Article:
Food was my comfort during this time — it made me feel better when I was stressed or sad (which was often). And none of my go-to foods were healthy in the least: McDonald's breakfast sandwiches (and lunch sandwiches), sugary cereals, pizza — I loved anything greasy or sweet.
Then, one day my grandmother asked me if I was pregnant — I wasn't.
This happened on Easter Sunday in 2017. I had struggled hard to find something to wear that day (I was a size 3x or 4x at this point), and was shocked by my grandma's comment. But honestly, it was the wake-up call I needed to get my weight in check.
I started researching diets—specifically ones that wouldn't make me feel deprived. When I came across the low-carb Atkins diet, it felt like something that I could stick to.
The Atkins diet forced me to start planning my meals in advance—and to actually read nutrition labels.
My first trip to the grocery store, I really had to plan ahead and research nutrition information in order to make sure the sugar, protein, and fibre of the foods I wanted to buy fit within the plan.
It was (and still is) time-intensive, sure; but doing that helped educate me on what a balanced diet looks like, and what my calorie intake should be–two things I had never paid attention to before.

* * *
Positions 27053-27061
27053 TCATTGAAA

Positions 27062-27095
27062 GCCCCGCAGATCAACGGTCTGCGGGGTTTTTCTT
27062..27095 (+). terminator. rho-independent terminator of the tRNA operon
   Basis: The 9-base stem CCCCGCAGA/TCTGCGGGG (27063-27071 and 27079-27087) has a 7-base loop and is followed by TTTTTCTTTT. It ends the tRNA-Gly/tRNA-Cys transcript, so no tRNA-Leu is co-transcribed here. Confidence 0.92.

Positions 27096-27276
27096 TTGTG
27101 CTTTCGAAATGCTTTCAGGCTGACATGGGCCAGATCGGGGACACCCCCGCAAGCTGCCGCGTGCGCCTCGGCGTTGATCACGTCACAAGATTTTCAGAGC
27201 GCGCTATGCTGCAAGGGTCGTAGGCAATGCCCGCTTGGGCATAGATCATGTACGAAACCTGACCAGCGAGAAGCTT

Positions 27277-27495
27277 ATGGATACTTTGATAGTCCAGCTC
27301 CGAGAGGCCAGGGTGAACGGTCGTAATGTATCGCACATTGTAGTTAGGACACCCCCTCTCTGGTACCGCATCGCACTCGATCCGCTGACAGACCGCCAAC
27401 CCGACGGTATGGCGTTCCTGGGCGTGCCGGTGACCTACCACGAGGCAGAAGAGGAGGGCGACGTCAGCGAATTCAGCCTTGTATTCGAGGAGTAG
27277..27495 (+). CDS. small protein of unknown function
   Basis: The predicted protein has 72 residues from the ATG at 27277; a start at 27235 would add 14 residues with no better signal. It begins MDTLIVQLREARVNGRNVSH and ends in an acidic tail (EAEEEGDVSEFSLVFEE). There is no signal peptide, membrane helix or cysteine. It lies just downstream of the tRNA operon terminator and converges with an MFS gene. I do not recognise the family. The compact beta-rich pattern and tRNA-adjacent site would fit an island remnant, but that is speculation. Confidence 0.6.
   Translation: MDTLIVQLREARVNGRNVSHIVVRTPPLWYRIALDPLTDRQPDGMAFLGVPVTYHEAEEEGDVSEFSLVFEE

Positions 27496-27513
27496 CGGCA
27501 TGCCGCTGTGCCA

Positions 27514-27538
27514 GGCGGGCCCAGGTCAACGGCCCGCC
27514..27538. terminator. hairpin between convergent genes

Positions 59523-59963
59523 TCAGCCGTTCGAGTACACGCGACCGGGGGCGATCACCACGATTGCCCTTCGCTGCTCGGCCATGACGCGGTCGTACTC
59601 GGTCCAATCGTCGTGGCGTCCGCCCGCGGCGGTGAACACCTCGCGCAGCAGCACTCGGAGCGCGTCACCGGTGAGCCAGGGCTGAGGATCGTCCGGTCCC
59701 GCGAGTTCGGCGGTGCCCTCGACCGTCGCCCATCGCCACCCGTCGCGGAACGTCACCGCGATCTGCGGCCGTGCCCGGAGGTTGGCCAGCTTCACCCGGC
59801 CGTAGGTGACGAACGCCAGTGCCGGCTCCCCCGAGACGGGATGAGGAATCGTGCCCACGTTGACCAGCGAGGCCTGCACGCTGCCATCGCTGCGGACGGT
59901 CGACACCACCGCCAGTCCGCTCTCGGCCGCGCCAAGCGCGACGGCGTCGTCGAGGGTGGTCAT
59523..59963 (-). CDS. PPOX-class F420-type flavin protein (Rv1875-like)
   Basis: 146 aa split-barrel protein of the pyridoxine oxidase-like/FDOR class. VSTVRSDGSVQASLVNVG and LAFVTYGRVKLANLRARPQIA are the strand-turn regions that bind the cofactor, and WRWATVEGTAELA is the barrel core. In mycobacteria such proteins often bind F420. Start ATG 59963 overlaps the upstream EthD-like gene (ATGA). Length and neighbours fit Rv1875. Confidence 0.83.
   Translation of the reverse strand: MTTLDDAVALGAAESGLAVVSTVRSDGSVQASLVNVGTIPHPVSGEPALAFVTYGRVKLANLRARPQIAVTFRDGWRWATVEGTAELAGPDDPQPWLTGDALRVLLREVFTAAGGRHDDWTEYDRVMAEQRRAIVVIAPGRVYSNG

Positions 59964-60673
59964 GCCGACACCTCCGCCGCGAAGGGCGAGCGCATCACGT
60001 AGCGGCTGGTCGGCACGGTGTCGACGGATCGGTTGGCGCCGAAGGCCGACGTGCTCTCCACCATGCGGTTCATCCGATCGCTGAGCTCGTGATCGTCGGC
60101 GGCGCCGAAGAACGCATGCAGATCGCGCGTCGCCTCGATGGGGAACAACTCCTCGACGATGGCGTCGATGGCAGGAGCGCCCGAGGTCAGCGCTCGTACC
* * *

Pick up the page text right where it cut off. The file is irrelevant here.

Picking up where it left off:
Here's what at typical day of eating on Atkins looked like:
- Breakfast: Eggs
- Lunch: An Atkins meal like meatloaf with portobello mushroom gravy or beef merlot.
- A small steak or pork loin paired with mushrooms or broccoli and a salad.
I started monitoring my physical activity too — I even bought a Fitbit.
I decided to start tracking my daily steps and activity in an effort to move more. On work days, I made sure that I got in at least 15,000 steps per day, and at least 10,000 steps on my days off.
I have never been big on the gym (I prefer the outdoors), so I started taking more walks as well–about three to five times a week, lasting for about an hour. When the weather wasn't cooperating, I used my at-home treadmill while watching my favorite re-runs of The Golden Girls.
I also started stretching for 15 minutes a day, every day—I found that it helped me feel less sore before, during, and after walks, so I would actually want to keep exercising (instead of being in pain).
As I saw results, I got more excited about my weight-loss journey.
Getting to watch my body transform (both in how I looked and how I felt) as I was making these lifestyle changes helped keep me going. The positive feedback from friends, family, and even strangers on social media has been powerful too—people actually tell me that I inspire them.
Since starting this journey, I've lost 109 pounds (I still want to lose 35 more, too). But just because I've successfully lost weight doesn't mean I haven't had bad days or days when I wanted to stop. In those cases, I've allowed myself to have that moment (or that slice of cheesecake), and then get back on track after.
My advice: Don't give up. Don’t throw in the towel because of one off-track choice. Small steps (even missteps) can lead to big victories when it comes to improving our health and eating habits.
This article originally appeared on Women's Health US